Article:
Fight the Future



One Div Zero: Monads are Elephants Part 2の翻訳続き。

Filtering "For"(「for」のフィルタリング)

So far our monads have built on a few key concepts. These three methods - map, flatMap, and forEach - allow almost all of what "for" can do.


Scala's "for" statement has one more feature: "if" guards. As an example


val names = List("Abe", "Beth", "Bob", "Mary")
val bNames = for (bName <- names;
   if bName(0) == 'B'
) yield bName + " is a name starting with B"

assert(bNames == List(
   "Beth is a name starting with B", 
   "Bob is a name starting with B"))

"if" guards get mapped to a method called filter. Filter takes a predicate function (a function that takes on argument and returns true or false) and creates a new monad without the elements that don't match the predicate. The for statement above gets translated into something like the following.


val bNames = 
   (names filter { bName => bName(0) == 'B' })
   .map { bName => 
      bName + " is a name starting with B" 

First the list is filtered for names that start with B. Then that filtered list is mapped using a function that appends " is a name..."

最初にリストが名前がBで始まるものだけを残すフィルターにかけられます。それからそのフィルターにかけられたリストは" is a name..."を追加する関数を使ってマップされます。

Not all monads can be filtered. Using the container analogy, filtering might remove all elements and some containers can't be empty. For such monads you don't need to create a filter method. Scala won't complain as long as you don't use an "if" guard in a "for" expression.


I'll have more to say about filter, how to define it in purely monadic terms, and what kinds of monads can't be filtered in the next installment


Conclusion for Part 2(パート2の結論)

"For" is a handy way to work with monads. Its syntax is particularly useful for working with Lists and other collections.


But "for" is more general than that. It expands into map, flatMap, foreach, and filter. Of those, map and flatMap should be defined for any monad.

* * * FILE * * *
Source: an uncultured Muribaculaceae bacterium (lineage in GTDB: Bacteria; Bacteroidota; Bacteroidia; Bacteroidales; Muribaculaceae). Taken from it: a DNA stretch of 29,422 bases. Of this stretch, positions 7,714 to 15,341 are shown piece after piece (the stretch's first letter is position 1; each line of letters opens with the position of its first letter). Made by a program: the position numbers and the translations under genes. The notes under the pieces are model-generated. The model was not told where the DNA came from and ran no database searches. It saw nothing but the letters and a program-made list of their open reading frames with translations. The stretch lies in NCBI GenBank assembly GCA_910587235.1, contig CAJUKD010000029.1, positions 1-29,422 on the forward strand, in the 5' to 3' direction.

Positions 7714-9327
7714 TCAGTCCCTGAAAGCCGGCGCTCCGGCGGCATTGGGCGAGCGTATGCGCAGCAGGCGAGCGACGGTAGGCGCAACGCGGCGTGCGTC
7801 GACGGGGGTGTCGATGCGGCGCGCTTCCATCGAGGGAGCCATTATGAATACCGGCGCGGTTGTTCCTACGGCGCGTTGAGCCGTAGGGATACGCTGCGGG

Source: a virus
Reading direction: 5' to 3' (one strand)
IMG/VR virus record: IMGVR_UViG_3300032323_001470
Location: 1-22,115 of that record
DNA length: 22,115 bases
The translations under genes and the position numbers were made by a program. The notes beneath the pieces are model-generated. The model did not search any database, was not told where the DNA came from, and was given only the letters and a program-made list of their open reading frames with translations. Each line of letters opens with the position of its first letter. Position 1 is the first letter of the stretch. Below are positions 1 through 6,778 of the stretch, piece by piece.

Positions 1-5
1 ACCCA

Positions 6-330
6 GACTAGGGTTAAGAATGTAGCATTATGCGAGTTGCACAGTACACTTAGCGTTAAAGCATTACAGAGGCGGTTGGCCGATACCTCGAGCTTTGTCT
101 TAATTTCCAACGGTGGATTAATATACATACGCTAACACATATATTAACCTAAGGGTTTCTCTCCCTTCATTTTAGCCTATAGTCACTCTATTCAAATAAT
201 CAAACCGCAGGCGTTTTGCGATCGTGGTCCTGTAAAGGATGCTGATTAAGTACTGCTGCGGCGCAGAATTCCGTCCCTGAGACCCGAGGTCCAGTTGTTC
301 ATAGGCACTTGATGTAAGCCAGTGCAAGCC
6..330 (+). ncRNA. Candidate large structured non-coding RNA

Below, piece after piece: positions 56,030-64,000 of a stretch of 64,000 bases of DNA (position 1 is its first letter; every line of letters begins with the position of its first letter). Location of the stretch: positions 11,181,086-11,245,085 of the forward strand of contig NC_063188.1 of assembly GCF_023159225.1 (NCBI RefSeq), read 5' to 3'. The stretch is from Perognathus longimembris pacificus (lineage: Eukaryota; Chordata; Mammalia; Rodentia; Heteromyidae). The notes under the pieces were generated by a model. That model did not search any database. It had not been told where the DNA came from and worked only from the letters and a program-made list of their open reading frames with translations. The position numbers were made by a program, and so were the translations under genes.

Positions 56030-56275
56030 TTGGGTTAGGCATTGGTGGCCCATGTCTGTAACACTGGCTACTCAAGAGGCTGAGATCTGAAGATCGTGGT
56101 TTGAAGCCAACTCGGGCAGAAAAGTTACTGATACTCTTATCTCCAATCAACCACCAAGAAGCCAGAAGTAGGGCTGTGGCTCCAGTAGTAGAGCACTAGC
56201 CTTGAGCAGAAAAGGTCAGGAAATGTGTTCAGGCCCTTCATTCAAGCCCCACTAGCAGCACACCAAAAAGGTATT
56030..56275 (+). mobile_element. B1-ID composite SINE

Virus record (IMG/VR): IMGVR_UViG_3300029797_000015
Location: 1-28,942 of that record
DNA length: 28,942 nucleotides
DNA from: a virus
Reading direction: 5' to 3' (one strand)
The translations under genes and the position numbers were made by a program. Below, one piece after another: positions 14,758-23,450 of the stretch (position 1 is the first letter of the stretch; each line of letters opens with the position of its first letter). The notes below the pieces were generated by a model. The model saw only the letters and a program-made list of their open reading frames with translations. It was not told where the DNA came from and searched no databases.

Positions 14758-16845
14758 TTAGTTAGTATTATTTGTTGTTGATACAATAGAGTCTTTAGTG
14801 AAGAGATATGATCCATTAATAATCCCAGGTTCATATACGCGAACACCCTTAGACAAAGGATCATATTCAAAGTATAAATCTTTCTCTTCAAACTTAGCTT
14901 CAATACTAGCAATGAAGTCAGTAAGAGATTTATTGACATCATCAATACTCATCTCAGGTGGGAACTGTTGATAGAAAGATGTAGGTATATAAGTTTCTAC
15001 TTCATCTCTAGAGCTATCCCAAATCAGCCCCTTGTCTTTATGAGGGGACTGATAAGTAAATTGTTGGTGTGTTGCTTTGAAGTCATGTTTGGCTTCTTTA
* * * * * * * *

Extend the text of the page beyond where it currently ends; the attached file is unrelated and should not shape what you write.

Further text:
The foreach method can be defined if you want the monad to be used imperatively and it's trivial to build. Filter can be defined for some monads but not for others.


"m map f" can be implemented as "m flatMap {x => unit(x)}. "m foreach f" can be implemented in terms of map, or in terms of flatMap "m flatMap {x => unit(f(x));()}. Even "m filter p" can be implemented using flatMap (I'll show how next time). flatMap really is the heart of the beast.

「m map f」は「m flatMap {x => unit(x)}」として実装されます。「m foreach f」はmapの観点から実装するか、flatMapの観点から「m flatMap {x => unit(f(x));()}」として実装します。
「m filter p」さえflatMapを使って実装されます(次回方法を示します)。flatMapは本当に動物の心臓です。

Remember, monads are elephants. The picture I've painted of monads so far emphasizes collections. In part 4, I'll present a monad that isn't a collection and only a container in an abstract way. But before part 4 can happen, part 3 needs to cover some properties that are true of all monads: the monadic laws.


In the mean time, here's a cheat sheet showing how Haskell's do and Scala's for are related.



do var1<- expn1
var2 <- expn2

for {var1 <- expn1;
var2 <- expn2;
result <- expn3
} yield result

do var1 <- expn1
var2 <- expn2
return expn3

for {var1 <- expn1;
var2 <- expn2;
} yield expn3

do var1 <- expn1 >> expn2
return expn3

for {_ <- expn1;
var1 <- expn2
} yield expn3